When Are Securities Act Claims Untimely? The Court of Appeals for the Third Circuit Places a Heavier Burden on Defendants

September 23, 2013

The Securities Act of 1933, 15 U.S.C. § 77a et seq., provides for civil liability when a registration statement or prospectus contains material misrepresentations or omissions. Section 13 of the Securities Act, 15 U.S.C. § 77m, requires Securities Act claims to be brought “within one year after the discovery of the untrue statement or the omission, or after such discovery should have been made by the exercise of reasonable diligence.” In a recent decision, Pension Trust Fund for Operating Engineers v. Mortgage Asset Securitization Transactions, Inc. et al., No. 12-3454 (Sept. 17, 2013), the United States Court of Appeals for the Third Circuit reached two issues of first impression within the Third Circuit. The Court’s resolution of those two issues likely will make it more difficult for a defendant successfully to move to dismiss Securities Act claims based upon the running of the statute of limitations or to establish a statute of limitations defense.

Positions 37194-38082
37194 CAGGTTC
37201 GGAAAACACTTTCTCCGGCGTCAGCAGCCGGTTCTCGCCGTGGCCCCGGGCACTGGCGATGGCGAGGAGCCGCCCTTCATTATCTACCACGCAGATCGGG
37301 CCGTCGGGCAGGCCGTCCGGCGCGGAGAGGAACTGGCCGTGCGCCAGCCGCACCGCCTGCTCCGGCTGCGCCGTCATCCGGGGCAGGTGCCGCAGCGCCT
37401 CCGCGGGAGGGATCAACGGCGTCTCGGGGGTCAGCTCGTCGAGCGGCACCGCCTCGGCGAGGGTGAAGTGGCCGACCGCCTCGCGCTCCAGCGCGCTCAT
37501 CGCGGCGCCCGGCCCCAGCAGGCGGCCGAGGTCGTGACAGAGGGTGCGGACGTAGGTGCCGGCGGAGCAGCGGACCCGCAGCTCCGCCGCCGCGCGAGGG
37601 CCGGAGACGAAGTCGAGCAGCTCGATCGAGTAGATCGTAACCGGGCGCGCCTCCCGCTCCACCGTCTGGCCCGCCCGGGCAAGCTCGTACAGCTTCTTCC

Read "When Are Securities Act Claims Untimely? The Court of Appeals for the Third Circuit Places a Heavier Burden on Defendants"